To learn, I spend a lot of time training after work hours. I've really been pushing myself in the last couple of years to up my game and stay relevant, particularly by learning Python, Linux and web development. Then I bring it back to the office and use it for web scraping and app building.

Why are data journalism and "news apps" important, in the context of the contemporary digital environment for information?

Cohen: "I think anything that gets more leverage out of fewer people is important in this age, because fewer people are working full time holding government accountable. The news apps help get more eyes on what the government is doing by getting more of what we work with and let them see it. I also think it helps with credibility -- the 'show your work' ethos -- because it forces newsrooms to be more transparent with readers / viewers.

For instance, now, when I'm judging an investigative prize, I am quite suspicious of any project that doesn't let you see each item, I.e., when they say, "there were 300 cases that followed this pattern," I want to see all 300 cases, or all cases with the 300 marked, so I can see whether I agree.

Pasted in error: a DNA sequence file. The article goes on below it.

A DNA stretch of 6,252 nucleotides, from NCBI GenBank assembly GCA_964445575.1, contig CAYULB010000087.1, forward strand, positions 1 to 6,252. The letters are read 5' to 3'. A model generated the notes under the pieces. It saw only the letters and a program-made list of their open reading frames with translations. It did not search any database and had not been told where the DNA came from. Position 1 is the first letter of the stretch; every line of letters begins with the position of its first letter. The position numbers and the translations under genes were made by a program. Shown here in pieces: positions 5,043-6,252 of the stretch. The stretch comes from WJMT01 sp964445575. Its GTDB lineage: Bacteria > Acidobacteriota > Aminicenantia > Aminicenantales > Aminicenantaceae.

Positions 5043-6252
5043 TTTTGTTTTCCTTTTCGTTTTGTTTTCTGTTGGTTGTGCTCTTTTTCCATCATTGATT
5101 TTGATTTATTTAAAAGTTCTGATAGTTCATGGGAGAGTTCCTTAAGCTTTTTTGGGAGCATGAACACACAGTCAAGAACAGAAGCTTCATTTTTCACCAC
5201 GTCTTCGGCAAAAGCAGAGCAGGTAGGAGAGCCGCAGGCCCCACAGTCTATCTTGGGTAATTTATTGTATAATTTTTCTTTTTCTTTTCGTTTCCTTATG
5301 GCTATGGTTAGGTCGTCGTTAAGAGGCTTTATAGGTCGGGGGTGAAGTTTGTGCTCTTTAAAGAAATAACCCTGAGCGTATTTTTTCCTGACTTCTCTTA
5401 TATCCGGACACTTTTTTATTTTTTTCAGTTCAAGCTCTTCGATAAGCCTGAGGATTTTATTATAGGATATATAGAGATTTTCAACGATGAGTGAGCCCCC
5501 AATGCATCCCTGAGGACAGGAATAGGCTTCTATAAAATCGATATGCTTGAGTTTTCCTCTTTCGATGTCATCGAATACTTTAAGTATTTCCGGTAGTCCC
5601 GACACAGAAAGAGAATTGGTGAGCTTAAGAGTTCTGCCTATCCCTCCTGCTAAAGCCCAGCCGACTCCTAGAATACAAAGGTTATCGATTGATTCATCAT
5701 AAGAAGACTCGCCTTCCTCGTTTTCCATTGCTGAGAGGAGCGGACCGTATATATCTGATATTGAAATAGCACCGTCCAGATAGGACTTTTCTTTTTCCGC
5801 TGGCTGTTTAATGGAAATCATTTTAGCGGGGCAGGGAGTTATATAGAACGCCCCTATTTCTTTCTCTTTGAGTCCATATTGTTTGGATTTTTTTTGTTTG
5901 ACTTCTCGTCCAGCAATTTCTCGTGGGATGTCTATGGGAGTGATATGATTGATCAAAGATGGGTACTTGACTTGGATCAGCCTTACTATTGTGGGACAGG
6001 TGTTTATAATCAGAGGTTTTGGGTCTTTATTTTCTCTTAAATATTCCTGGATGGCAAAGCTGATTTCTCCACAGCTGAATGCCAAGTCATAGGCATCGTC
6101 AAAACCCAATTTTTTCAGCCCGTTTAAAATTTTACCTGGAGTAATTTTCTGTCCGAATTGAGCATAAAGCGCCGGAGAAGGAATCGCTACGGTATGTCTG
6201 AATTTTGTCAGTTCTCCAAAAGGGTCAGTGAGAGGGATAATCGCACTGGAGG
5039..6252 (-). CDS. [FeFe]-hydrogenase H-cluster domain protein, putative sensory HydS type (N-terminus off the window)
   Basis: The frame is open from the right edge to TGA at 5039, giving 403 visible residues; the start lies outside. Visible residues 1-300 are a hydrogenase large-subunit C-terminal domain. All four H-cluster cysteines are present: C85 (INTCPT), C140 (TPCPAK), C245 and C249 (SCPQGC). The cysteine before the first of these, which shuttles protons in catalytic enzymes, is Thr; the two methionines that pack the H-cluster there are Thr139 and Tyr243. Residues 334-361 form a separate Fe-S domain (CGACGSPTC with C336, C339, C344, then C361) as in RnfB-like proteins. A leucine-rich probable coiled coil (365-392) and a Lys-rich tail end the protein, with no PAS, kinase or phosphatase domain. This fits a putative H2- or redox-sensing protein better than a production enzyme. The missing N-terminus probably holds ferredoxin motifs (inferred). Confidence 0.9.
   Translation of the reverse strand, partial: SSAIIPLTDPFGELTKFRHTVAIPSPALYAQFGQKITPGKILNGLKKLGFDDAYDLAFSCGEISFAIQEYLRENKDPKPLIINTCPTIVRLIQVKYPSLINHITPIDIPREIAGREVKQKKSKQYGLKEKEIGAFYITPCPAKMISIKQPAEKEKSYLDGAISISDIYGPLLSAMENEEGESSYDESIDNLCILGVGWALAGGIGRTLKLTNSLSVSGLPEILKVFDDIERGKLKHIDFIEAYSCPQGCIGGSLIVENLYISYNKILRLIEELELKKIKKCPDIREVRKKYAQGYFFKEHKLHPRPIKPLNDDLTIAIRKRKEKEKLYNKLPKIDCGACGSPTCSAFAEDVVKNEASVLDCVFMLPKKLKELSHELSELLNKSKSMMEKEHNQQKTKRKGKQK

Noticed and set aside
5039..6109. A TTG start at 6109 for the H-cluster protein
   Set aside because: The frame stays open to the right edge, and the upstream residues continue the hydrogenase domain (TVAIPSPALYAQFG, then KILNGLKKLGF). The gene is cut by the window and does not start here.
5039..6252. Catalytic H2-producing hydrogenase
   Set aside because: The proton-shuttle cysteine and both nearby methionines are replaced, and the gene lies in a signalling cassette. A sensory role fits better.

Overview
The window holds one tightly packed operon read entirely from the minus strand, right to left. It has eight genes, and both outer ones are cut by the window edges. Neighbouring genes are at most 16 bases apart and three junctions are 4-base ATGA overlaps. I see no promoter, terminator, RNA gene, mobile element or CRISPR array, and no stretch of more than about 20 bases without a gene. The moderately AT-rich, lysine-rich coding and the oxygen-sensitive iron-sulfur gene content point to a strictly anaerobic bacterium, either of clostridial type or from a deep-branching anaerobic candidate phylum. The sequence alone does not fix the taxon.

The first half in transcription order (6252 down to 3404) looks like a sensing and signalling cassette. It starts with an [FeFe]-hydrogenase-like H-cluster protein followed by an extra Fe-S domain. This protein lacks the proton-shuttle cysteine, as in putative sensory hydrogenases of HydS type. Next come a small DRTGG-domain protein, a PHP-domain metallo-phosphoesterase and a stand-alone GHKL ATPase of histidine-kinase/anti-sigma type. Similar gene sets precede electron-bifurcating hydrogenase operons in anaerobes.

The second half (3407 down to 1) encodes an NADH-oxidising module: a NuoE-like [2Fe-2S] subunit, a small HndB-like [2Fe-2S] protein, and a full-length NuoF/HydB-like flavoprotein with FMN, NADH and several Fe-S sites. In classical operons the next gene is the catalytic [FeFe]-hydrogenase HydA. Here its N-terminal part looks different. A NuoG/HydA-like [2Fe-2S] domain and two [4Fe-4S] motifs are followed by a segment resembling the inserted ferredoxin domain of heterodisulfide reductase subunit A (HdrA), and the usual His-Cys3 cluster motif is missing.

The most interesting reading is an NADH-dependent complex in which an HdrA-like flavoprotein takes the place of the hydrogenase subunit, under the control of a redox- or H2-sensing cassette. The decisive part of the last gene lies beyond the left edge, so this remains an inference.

DeBarros: "They're important because we're living in a data-driven culture. A data-savvy journalist can use the Twitter API or a spreadsheet to find news as readily as he or she can use the telephone to call a source. Not only that, we serve many readers who are accustomed to dealing with data every day -- accountants, educators, researchers, marketers. If we're going to capture their attention, we need to speak the language of data with authority. And they are smart enough to know whether we've done our research correctly or not.

As for news apps, they're important because -- when done right -- they can make large amounts of data easily understood and relevant to each person using them."

These interviews were edited and condensed for clarity.

Profile of the Data Journalist: The Hacks Hacker

Around the globe, the bond between data and journalism is growing stronger. In an age of big data, the growing importance of data journalism lies in the ability of its practitioners to provide context, clarity and, perhaps most important, find truth in the expanding amount of digital content in the world. In that context, data journalism has profound importance for society.